283 F2d 119 Springfield Marine Bank v. Ss Kersge Company

283 F.2d 119

SPRINGFIELD MARINE BANK, an Illinois Banking Corporation,
S.S. KERSGE COMPANY, a Michigan Corporation, Defendant-Appellant.

No. 13016.

United States Court of Appeals Seventh Circuit.

Oct. 28, 1960.

Paul W. Gordon, Jr., Springfield, Ill., W. E. Cornell, Detroit, Mich., Brown, Hay & Stephens, Springfield, Ill., of counsel, for appellant.

Robert B. Oxtoby, Springfield, Ill., van Meter & Oxtoby, Springfield, Ill., for appellee.

Before DUFFY and KNOCH, Circuit Judges, and GRUBB, District Judge.

DUFFY, Circuit Judge.

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Plaintiff seeks to recover from defendnat sums it has paid for taxes on real estate located in Springfield, Illinois, and which plaintiff, as successor trustee, claims defendant was obligated to pay under the terms of a lease agreement. The cause was tried by the Court on the pleadings and upon a stipulation of facts. The trial court determined the issues favorably to the plaintiff.


In 1927, George Pasfield, Jr., plaintiff's predecessor in title, was the owner of certain real estate in the business section of the City of Springfield, Illinois. There was a building upon the premises then occupied by R. F. Herndon Company. On August 25, 1927, pasfield and defendant Kresge entered into a 99-year lease covering this property. At the time the lease was executed, the parties contemplated that Kresge would demolish the old building and replace it with a new structure. In 1929, Kresge did demolish the old building, and in 1930, erected a new one.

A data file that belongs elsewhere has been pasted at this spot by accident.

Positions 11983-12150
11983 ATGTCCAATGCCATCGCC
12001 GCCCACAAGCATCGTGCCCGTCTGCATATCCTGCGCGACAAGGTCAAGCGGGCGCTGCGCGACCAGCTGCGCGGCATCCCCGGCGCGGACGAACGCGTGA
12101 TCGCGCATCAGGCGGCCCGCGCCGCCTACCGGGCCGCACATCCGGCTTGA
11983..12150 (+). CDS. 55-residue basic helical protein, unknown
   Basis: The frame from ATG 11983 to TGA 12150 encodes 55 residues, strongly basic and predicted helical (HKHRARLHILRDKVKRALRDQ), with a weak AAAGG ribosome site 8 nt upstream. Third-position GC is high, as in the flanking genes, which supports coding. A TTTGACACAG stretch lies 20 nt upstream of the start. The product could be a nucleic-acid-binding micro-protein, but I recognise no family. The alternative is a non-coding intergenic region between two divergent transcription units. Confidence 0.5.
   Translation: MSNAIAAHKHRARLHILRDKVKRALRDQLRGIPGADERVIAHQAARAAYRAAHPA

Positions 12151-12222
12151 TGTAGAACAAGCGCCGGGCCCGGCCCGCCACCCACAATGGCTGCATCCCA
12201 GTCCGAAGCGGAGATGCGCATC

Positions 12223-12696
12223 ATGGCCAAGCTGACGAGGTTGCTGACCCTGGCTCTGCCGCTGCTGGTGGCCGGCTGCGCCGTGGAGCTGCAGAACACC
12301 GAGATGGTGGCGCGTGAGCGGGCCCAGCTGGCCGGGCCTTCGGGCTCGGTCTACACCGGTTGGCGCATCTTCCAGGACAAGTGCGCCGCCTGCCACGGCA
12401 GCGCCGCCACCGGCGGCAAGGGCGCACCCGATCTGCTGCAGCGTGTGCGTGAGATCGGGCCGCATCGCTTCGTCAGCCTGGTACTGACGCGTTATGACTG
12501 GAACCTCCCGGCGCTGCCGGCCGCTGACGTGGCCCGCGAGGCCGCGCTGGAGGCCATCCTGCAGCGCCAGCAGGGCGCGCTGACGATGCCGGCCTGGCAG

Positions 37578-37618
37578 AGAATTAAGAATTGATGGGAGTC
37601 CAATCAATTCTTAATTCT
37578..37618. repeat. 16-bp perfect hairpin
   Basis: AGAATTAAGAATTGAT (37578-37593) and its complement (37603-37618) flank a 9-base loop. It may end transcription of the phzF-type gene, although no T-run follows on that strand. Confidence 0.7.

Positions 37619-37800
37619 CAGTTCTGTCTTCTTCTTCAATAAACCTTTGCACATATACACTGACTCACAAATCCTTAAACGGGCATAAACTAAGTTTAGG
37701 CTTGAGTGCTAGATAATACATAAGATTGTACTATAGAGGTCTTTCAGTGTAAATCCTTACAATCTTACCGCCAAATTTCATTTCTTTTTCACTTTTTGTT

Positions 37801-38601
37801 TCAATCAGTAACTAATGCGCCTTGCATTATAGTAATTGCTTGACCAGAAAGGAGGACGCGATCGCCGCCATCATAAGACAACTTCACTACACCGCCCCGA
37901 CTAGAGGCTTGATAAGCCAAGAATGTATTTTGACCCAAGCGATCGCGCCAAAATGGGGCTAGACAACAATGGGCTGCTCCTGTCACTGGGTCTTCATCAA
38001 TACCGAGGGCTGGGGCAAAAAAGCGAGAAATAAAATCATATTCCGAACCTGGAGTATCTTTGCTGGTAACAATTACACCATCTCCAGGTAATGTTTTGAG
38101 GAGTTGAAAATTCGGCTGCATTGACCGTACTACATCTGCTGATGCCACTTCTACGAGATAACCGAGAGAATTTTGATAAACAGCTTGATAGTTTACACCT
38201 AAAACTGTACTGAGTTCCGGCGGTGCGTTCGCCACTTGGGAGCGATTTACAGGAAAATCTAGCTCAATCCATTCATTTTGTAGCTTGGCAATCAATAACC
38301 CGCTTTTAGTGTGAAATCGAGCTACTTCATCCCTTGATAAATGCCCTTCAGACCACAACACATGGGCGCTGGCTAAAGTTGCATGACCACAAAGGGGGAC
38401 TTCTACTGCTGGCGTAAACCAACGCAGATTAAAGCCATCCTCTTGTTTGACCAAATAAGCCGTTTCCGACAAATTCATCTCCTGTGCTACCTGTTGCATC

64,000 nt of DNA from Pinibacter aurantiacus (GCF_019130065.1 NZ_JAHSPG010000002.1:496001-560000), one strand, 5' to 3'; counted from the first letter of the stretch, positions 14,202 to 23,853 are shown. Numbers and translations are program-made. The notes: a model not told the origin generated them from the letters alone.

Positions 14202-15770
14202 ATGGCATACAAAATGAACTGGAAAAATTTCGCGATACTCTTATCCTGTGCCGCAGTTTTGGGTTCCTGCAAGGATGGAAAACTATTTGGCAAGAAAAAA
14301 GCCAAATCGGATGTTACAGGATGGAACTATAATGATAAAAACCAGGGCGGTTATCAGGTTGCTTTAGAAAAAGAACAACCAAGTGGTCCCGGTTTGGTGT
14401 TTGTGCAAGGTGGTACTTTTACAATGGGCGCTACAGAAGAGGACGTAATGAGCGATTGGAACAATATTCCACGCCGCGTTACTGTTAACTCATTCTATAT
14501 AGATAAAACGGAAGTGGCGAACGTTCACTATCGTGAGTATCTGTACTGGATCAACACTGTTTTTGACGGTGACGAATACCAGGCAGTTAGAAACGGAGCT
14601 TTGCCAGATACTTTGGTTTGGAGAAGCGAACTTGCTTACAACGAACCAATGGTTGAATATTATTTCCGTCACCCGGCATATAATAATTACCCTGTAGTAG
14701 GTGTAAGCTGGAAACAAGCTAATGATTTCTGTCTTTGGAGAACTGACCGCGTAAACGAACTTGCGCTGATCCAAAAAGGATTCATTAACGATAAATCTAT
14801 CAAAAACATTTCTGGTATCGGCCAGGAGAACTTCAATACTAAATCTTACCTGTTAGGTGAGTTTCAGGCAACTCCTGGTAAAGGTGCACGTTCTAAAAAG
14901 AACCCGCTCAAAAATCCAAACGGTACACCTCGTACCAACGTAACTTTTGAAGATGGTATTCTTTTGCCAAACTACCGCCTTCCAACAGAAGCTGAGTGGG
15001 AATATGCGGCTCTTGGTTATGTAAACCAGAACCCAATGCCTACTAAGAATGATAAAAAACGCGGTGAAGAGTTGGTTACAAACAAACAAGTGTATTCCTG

The lease provides for a stipulated yearly rental plus taxes. The parties to this suit disagree as to the proper construction of the following provision of the lease:


'As a part of the consideration of this lease, and in addition to the cash rental hereinabove provided, the Lessee covenants and agrees to pay to the Lessor, during the period from July 1, 1929, to June 30, 1979, any increase in the real estate taxes over and above the amount of said real estate taxes paid by the Lessor on the demised premises for the year 1929, to the extent that any such increase in said real estate taxes is the direct result of improvements made upon said property by the Lessee. During the last forty-seven years of the term hereby created, the Lessee agrees to pay all the real estate taxes levied or assessed upon the demised premises.


'In the application of this paragraph, the first sentence thereof shall be construed as applying to the taxes for all years prior to the taxable year 1979, and to that part of the taxes for the taxable year 1979 properly attributable to the period from January 1, 1979, to June 30, 1979, inclusive, and in determining whether any increase of taxes has occurred for said half year period, and if so, the amount of such increase, the ratable proportion of the taxes for the taxable year 1929 shall be taken as a basis for comparison. The second sentence of this paragraph shall be construed as applying to that part of the taxes for the year 1979 properly attributable to the period between July 1, 1979, and December 31, 1979, inclusive, and also to the taxes of the subsequent years up to and including the taxes for the year 2025, and for the year 2026, attributable to the period from January 1, 2026, to June 30, 2026, inclusive.'